Surf’s Up, A Styrofoam Ball Rides The Waves To Create A Volumetric Display

We are big fans of POV displays, particularly ones that move into 3D. To do so, they need to move even faster than their 2D cousins. [danfoisy] built a volumetric display that doesn’t move LEDs or any other digital display through space, or project light onto a moving surface. All that moves here is a bead of styrofoam and does so at up to 1 meter per second. Having low mass certainly helps when trying to hit the brakes, but we’re getting ahead of ourselves.

danfoisy vdatp 3d simulation

[danfoisy] and son built an acoustic levitator kit from [PhysicsGirl] which inspired the youngster’s science fair project on sound. See the video by [PhysicsGirl] for an explanation of levitation in a standing wave. [danfoisy] happened upon a paper in the Journal Nature about a volumetric display that expanded this one-dimensional standing wave into three dimensions. The paper described using a phased array of ultrasonic transducers, each with a 40 kHz waveform.

After reading the paper and determining how to recreate the experiment, [danfoisy] built a 2D simulation and then another in 3D to validate the approach. We are impressed with the level of physics and programming on display, and that the same code carried through to the build.

[danfoisy] didn’t stop with the simulations, designing and building control boards for each 100 x 100 10 x 10 grid of transducers. Each grid is driven by 2 Intel Cyclone FPGAs and all are fed 3D shapes by a Raspberry Pi Zero W. The volume of the display is 100 mm x 100 mm x 145mm and the positioning of the foam ball is accurate down to .01 mm though currently there is considerable distortion in the positioning.

Check out the video after the break to see the process of simulating, designing, and testing the display. There are a number of tips along the way, including how to test for the polarity of the transducers and the use of a Python script to place the grids of transducers and drivers in KiCad.

danfoisy vdatp schematic  danfoisy vdatp board layout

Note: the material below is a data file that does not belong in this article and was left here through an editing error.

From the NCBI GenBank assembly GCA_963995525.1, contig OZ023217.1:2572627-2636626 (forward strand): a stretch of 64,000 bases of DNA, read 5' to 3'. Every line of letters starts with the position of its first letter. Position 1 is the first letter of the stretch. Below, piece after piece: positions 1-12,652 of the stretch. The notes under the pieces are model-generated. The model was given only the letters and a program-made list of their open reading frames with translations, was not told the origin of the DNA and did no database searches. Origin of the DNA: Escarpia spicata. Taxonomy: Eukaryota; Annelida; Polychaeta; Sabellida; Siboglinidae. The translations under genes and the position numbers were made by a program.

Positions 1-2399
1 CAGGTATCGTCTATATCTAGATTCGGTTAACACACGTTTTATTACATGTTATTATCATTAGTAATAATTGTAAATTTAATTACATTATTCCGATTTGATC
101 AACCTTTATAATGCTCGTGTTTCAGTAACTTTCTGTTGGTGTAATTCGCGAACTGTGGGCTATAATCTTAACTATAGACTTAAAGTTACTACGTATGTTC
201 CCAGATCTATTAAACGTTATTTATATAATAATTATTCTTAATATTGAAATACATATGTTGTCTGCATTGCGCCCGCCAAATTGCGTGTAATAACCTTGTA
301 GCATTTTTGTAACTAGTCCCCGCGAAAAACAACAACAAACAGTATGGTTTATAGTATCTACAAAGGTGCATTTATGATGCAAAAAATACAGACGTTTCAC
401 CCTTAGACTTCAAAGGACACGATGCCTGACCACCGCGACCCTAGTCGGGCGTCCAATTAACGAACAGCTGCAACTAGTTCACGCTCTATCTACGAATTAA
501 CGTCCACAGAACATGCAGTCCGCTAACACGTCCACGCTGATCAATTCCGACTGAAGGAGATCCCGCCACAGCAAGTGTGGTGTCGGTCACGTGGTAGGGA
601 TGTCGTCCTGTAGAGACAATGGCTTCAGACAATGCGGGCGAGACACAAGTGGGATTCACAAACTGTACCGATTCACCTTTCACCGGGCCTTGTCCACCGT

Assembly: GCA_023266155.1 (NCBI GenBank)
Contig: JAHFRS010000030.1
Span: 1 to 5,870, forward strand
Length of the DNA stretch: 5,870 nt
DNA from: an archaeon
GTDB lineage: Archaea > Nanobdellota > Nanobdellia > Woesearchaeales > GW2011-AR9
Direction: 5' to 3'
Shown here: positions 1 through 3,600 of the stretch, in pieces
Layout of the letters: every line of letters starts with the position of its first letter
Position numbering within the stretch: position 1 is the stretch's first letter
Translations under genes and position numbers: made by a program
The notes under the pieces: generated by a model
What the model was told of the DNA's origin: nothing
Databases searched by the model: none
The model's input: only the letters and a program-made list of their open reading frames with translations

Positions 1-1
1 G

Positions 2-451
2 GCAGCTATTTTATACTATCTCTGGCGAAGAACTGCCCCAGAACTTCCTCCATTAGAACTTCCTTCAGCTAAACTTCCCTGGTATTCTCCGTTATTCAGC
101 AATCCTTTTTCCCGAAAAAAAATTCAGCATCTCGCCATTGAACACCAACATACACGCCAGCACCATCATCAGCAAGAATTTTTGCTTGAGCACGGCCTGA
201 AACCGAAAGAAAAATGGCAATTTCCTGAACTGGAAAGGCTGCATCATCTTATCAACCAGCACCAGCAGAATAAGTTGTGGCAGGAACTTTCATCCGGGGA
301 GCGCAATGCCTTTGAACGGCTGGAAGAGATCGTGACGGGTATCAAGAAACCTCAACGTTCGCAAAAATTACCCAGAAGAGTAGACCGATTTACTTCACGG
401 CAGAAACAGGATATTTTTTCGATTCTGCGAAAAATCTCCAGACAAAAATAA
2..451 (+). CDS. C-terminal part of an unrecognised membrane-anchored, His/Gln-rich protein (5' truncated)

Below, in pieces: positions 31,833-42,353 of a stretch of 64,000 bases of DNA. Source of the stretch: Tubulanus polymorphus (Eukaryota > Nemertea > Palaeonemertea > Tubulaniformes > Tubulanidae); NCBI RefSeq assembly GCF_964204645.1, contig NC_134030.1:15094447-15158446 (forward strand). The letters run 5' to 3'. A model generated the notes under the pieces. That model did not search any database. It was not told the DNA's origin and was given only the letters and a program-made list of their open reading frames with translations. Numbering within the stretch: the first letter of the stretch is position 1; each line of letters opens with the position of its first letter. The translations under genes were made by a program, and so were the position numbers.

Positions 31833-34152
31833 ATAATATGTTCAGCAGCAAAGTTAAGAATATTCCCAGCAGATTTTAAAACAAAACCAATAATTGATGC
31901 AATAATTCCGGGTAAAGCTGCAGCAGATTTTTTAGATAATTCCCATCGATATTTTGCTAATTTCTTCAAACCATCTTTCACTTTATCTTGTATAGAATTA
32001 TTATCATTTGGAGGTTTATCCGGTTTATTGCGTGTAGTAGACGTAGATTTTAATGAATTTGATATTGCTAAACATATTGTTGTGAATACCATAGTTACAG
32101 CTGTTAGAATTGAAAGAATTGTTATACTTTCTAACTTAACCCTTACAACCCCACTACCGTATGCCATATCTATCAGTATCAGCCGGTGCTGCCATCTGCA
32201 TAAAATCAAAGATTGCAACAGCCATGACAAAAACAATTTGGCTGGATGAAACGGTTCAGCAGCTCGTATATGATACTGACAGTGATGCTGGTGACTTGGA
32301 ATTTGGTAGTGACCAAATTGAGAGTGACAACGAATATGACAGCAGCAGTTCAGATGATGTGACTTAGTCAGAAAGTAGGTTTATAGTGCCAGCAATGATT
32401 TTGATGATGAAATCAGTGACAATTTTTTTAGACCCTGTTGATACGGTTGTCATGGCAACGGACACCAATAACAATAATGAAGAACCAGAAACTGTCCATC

But wait, there’s more. There are 3 watt RGB LEDs at each upper corner of the display volume with PWM control to illuminate the foam ball, adding 7-bits of color information to each voxel. The original paper used this same phased array for haptic feedback and audible sound, but [danfoisy] says implementation of that right now just won’t fly. All the board files and code are on GitHub, so let us know where you take this next.

22 thoughts on “Surf’s Up, A Styrofoam Ball Rides The Waves To Create A Volumetric Display

  1. This may not (yet) be the penultimate improvement of a ultrasonic “mover”, but it’s certainly on that path. Now I need to buy more transducers!

    Regarding the statement: “..accurate down to .01 mm though currently there is considerable distortion in the positioning.” The word accurate should be replaced with resolution, since you imply the accuracy is in fact less than 0.01 mm. It’s like thinking you can save a lot of money by buying something like a 12 bit ADC or DAC that has a linearity error of 4 LSB or more! (Of course, if it’s monotonic, like I suspect this device is, then that’s less bad than if it were non-monotonic). I had lots of arguments at work over this, especially when someone was going to build a 12 bit R-2R DAC using 1% resistors (the resolution of a 12 bit DAC is 1/4096, so figure it out), although, to be “fair”, most resistors match better than there tolerance with today’s manufacturing techniques (but not yet THAT good).

  2. I wonder if one could trap some excitable gas in the pressure zone, or send it “critical” per se, just dense enough to be excited by UV, microwaves, laser, or what have you. Be a lot less momentum to control than even the tiniest speck of styrofoam, and it might be stretched into actual strands etc. Hmmm.

    1. Now there’s a thought. I don’t know much about chemistry but I’d expect the sorts of pressures needed would be high enough that the sound would risk hearing damage, if you could pump out that much pressure from the transducers in the first place.

      If that could be overcome you could be ionizing a noble gas in that pressure zone using a scanning electron beam.

  3. What is the sound pressure level generated in the volume, and in the nearby space where a viewer is? You will need a ultrasonic microphone to measure this but its worth knowing.

  4. I found this to be really informative and I’m so impressed that you were able to build this system on your own! I did a project with a volumetric display where we integrated sensors like what you built from a company called Ultrahaptic. They had their own FPGAs on a custom board and algorithms to control them in software drivers on windows. You really can feel shapes – although it’s a particular sensation that is limited in range, fidelity and tone. Here is a link to the work we did:

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